His field-goal percentage has ballooned from .407 last season to .463 this year, and that seems to stem from the familiarity the two share. Markieff averages 18.5 points per 36 minutes on .480 shooting while with Marcus compared to 16.7 on .435 shooting when his sibling sits.
It’s little wonder the two spend more time playing with one another than with any other Sun.
Markieff is the more improved of the two, and he has his first accolade to show for it. He was named the NBA’s Western Conference Player of the Week for the week of November 4-10. I wonder if he trash-talked his twin at Thanksgiving dinner?
More recently, as Adam Green of Arizona Sports 98.7 FM reports, Suns president of basketball operations Lon Babby told the station’s Dan Bickley Show:
He’s setting a high standard for himself. It’s getting to the point now where if he doesn’t play well, we’re all disappointed. That’s a great sign of his development.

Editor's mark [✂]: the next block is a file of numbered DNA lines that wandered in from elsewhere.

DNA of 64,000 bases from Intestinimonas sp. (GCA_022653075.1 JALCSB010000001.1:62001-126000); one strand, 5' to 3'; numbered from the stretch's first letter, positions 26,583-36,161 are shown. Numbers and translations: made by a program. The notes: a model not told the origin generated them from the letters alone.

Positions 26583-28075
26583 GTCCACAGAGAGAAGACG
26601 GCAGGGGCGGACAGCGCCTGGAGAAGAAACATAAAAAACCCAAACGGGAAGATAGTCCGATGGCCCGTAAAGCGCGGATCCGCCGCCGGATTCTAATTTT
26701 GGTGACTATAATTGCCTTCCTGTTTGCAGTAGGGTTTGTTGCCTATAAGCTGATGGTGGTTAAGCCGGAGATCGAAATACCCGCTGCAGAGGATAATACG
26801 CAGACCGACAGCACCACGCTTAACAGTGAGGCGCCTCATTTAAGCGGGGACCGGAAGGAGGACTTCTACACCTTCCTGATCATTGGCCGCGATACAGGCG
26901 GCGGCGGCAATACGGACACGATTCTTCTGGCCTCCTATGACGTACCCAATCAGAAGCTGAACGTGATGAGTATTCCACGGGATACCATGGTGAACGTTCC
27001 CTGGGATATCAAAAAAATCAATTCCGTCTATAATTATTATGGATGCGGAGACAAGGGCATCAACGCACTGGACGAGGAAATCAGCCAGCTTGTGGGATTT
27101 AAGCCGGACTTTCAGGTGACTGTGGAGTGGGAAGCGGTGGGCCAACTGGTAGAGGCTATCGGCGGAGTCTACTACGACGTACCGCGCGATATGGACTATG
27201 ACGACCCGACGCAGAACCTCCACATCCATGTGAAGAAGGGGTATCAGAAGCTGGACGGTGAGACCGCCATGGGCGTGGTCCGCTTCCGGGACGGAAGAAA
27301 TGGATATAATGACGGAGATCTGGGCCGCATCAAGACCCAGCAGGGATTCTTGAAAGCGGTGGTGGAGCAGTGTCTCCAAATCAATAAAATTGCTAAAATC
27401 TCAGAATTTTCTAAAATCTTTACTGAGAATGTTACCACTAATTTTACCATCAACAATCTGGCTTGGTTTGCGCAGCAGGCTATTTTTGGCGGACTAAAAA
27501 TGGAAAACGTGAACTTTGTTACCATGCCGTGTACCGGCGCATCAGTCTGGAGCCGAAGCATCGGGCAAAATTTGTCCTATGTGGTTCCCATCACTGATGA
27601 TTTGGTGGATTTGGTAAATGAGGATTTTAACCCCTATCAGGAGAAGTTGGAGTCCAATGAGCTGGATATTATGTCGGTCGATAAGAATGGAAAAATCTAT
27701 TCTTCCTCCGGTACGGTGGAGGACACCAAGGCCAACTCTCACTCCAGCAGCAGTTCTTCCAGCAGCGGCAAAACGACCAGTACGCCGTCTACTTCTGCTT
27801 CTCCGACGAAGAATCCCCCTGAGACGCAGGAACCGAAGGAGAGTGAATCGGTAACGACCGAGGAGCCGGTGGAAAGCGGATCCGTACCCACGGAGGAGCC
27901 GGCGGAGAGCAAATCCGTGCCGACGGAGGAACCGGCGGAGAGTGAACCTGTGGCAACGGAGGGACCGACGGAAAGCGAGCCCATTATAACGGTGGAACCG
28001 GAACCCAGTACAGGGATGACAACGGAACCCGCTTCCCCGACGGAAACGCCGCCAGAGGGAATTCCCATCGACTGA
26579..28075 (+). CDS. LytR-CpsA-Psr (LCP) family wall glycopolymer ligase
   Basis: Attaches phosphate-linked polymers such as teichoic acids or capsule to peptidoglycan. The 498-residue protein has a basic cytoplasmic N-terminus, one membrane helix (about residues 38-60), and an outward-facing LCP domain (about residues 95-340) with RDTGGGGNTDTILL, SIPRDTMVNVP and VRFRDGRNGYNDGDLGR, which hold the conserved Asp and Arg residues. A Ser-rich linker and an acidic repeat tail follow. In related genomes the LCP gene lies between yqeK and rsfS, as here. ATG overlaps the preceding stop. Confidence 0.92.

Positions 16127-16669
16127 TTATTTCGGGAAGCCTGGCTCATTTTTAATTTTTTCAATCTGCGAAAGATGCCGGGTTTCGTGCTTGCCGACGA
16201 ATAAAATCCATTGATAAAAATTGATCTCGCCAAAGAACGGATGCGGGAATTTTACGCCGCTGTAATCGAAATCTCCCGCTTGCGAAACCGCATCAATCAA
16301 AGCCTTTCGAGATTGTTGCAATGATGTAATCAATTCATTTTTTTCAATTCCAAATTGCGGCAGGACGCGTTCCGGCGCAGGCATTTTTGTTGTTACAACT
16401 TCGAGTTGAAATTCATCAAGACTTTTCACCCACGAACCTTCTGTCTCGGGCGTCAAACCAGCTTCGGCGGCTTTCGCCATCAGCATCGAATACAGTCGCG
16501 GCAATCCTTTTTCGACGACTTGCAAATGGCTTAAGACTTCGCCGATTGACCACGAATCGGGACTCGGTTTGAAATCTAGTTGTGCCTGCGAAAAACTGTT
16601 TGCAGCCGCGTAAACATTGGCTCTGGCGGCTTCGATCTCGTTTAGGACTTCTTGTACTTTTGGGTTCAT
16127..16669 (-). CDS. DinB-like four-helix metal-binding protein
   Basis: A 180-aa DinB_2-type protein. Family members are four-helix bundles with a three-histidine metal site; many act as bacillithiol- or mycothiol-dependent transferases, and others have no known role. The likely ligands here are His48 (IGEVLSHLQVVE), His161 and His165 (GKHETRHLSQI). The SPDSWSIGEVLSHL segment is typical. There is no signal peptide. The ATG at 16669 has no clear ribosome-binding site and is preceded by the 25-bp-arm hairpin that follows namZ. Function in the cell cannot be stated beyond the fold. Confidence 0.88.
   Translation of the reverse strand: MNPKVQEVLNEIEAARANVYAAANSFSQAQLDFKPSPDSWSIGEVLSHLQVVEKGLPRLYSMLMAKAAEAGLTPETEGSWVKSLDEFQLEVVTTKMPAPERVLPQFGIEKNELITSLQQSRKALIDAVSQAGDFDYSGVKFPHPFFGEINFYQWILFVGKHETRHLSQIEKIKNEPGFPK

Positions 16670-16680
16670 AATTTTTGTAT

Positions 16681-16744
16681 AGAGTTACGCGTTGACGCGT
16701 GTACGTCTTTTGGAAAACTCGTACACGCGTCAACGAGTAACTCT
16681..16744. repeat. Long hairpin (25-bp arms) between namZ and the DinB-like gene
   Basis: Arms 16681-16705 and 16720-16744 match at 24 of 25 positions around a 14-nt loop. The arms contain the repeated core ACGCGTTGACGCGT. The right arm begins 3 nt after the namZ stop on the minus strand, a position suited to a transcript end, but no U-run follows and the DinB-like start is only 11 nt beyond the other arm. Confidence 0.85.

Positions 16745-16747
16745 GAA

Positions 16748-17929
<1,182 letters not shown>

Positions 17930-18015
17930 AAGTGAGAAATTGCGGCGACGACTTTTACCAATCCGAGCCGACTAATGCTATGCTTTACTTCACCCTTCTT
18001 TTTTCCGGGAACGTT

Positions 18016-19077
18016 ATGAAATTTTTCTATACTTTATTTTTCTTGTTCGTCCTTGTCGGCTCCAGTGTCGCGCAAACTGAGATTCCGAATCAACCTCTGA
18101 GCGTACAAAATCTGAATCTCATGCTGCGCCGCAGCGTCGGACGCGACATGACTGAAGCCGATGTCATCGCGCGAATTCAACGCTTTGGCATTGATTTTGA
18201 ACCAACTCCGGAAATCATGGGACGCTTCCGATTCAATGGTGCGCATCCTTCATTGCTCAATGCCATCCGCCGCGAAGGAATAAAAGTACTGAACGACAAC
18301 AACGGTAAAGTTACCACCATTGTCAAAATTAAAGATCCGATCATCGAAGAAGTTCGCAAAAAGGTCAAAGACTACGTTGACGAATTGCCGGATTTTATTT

Both of the “Mori” appear to have bright futures with the Suns.
T5. Marco Belinelli, San Antonio Spurs, 5.0
2013-14 PER: 15.4
2012-13 PER: 10.4
Marco Belinelli seemed like the perfect fit for the San Antonio Spurs when he inked a deal last summer. Those sentiments have been thoroughly verified. Belinelli is enjoying a career-high PER of 15.4, highlighted by his .456 shooting from deep and .505 shooting overall.
The Spurs run a system designed to use drives to the basket and multiple screens to set up spot-up shooters for easy catch-and-shoot baskets, as detailed here by Bleacher Report’s David Kenyon.